Gen Zs are Foodies

Gen Zs Eat Crepes

Gen Zs are already Foodies. By age 10, they demand and enjoy high quality food – food that is fresh, tasty, authentic, ethnic, comes with choices and is hopefully nutritional. In 2012, Time magazine informed us about child foodies in “Are Foodie Kids the Sign of End Times”…well they’re growing up.  Gen Zs already have adult palettes, but they crave foods created specifically for them.  As Gen Zs grow up and become wealthier, healthier (so we hope) and more global, their taste palates will become more sophisticated.

Food companies need to step it up and start delivering foods that meet the gourmet tastes of Gen Zs. Because if they eat your brand now, they will be more loyal to your brand in the future. And brands should want the loyalty of Gen Zs. Gen Zs have money and influence and the forecast is that they’ll be successful in life. According to the recent Sparks and Honey report on Gen Z, “Gen Zs have a strong influence over this week’s dinner menu today…and are expected to be the biggest foodies, more so than Millennials.”

What makes Gen Z’s such Foodies? Recent trends in technology and the food movement have helped shape Gen Z’s food preferences. These trends include:

  • Shareable: Food is shareable thanks to social media. They share foods, restaurants and their favorite foods on Instagram, Pinterest etc…
  • Authentic: They crave items that are authentic and real, food is real, tangible and can be emotional
  • Mini Adults: They’re being raised as equal opportunity diners (EOD) and rarely order off the kids menu (unless they’re punished or actually want to)
  • Accessibility: Food is much more accessible due to technology, Gen Zs exposure through travel and Food Trucks. There are also so many choices
  • Multicultural: Gen Z is very culturally diverse, and Z’s want to know the foods

We need fast foodie food now, especially in the US. Gen Zs don’t see McDonald’s as a treat, not a surprise given McDonalds recent 30% drop in profit.  When Gen Zs get together, the host is expected to offer high quality “foodie” food, especially to kids over 8. Up until 2 years ago, I’d throw out a bowl of high-fat potato chips and hide from the kitchen (and the kids). But today it’s different. Gen Zs enter the kitchen and the Q&A begins. I hear comments like this – –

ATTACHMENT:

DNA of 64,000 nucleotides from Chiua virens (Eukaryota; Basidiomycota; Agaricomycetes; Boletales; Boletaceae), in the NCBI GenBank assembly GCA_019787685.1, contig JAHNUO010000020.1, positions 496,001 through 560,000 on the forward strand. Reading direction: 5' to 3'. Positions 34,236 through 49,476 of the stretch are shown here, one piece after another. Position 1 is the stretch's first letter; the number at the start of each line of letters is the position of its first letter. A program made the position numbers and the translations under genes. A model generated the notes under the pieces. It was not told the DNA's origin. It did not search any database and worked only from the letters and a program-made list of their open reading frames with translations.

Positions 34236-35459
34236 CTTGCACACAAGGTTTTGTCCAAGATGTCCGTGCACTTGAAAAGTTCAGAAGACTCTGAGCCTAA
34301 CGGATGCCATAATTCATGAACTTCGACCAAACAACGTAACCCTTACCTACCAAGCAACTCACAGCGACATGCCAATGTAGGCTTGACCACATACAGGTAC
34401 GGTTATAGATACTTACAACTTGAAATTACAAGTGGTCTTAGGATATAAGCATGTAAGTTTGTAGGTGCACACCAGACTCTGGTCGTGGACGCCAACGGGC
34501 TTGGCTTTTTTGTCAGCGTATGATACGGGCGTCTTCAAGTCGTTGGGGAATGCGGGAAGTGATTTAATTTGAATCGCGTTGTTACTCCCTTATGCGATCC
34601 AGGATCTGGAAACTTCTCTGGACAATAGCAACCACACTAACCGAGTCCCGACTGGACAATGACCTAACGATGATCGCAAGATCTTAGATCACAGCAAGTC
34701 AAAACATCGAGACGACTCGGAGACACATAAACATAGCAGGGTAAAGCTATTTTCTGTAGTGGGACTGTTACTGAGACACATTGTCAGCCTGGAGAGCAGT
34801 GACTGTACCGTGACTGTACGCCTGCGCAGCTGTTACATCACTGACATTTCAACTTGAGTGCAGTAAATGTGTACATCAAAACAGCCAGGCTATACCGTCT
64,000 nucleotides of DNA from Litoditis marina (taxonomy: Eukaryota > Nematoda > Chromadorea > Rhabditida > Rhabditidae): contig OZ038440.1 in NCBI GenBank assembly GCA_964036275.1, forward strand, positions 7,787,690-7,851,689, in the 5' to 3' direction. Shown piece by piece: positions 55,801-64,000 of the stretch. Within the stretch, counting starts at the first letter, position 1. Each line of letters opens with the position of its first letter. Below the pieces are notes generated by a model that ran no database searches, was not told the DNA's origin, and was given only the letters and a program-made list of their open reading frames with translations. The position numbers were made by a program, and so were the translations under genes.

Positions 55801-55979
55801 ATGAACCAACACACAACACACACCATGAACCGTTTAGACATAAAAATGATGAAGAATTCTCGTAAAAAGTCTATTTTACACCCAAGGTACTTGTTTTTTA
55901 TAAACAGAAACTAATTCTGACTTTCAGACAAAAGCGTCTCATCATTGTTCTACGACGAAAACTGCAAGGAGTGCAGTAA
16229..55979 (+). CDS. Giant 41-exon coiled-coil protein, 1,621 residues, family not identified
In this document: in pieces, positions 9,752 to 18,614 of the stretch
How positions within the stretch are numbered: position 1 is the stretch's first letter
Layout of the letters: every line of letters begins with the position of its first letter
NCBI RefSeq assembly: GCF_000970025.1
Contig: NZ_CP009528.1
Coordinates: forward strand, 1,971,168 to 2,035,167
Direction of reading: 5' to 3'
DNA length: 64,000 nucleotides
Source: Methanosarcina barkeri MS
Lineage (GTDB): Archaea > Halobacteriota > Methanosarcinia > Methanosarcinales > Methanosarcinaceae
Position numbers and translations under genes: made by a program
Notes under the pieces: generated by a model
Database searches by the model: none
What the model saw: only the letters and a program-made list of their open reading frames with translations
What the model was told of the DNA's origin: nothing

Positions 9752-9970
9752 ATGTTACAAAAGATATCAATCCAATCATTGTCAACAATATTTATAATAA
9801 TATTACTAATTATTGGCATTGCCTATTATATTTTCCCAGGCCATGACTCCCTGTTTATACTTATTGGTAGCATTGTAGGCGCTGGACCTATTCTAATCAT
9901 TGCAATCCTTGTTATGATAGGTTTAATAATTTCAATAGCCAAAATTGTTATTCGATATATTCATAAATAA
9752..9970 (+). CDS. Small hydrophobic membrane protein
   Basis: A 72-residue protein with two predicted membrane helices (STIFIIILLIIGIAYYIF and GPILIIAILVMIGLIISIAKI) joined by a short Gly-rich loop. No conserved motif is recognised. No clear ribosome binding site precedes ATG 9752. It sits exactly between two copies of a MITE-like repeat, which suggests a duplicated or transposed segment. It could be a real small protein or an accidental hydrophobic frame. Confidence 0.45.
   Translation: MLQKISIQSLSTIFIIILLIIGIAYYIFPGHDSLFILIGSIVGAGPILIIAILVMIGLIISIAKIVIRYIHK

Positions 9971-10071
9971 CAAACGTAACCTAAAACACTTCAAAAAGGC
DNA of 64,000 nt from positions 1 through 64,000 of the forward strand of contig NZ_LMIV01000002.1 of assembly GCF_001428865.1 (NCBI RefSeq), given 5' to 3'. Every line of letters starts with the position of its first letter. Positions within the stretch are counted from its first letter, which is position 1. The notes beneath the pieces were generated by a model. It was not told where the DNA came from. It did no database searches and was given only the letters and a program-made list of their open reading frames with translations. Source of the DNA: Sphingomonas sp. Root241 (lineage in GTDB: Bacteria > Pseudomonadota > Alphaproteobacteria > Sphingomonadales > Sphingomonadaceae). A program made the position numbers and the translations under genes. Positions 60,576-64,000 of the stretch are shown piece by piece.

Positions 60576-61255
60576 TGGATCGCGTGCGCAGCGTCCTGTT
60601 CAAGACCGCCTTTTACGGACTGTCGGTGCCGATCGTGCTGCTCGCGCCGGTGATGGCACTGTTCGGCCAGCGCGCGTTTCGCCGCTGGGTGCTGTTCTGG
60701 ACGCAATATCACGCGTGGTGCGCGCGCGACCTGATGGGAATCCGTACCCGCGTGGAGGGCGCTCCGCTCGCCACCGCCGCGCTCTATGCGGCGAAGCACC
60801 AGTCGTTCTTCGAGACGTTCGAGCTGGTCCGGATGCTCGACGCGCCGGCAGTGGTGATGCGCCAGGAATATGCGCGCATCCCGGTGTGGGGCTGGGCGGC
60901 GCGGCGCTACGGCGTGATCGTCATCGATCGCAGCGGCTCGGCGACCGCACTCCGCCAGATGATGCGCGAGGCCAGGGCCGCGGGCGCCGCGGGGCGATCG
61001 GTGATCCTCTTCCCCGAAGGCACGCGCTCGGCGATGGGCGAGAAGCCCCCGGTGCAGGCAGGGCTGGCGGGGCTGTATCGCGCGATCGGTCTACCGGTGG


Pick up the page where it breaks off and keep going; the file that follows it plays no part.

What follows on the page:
• “My mom made fried calamari for us as Appetizers”
  • “Yippy cheese. Ick it’s yellow, do you have Triple Crème Brie?”
  • ”Is this homemade or store bought guacamole? I only eat homemade”
  • Do you have any Voss waters” …”Sushi is my favorite food”

– – – and I think, “what the &$%% have we created?”  Many Gen Z parents have created sophisticated, EO diners who are a product of Gen X over-parenting in a new state of accessibility. We know that not every Gen Z is fortunate enough, or even interested in being a Foodie because really, isn’t that a luxury?  Not every child has the parenting, exposure, financial ability or food accessibility to be a Foodie. (That’s why my Gen Z’s serve at soup kitchens.)

What do Gen Z Foodies want? Food companies, Gen Zs want food that meets their standards, food that’s enticing yet real, with a lot of choices, and not junky. Here are some examples:

  • Wheels of cheeses like Brie, priced reasonably and without the skin
  • Variety packs of seasoned crackers so there’s many to taste
  • Buffet style meals where Gen Zs can have custom cuisine (think Chipotle)
  • Hummus made with beans grown locally
  • Veggies and Guacamole (homemade of course)
  • Local Organic Apples with Almond Butter

There’s definitely room in the food aisle for youth food brands somewhere between adult and toddlers (I.e. Lunchables).  Food brands targeting Gen Z should position themselves like Pottery Barn Teen.

As a non-kid-centric Gen X parent who grew up on Libbyland, Gen Z’s gourmet tastes can be time consuming, overwhelming and expensive.  But for the sake of my kids’ health and development, I am relieved and proud that they are little Foodies:  they will try and eat almost anything that’s foodie food, and they won’t eat McDonalds or hot dogs etc…. But like everything else in life, there’s a limit to what they get as kids.  As I always say, ‘IF YOU HAVE IT ALL NOW, WHAT DO YOU HAVE TO LOOK FORWARD TO WHEN YOU’RE AN ADULT?”


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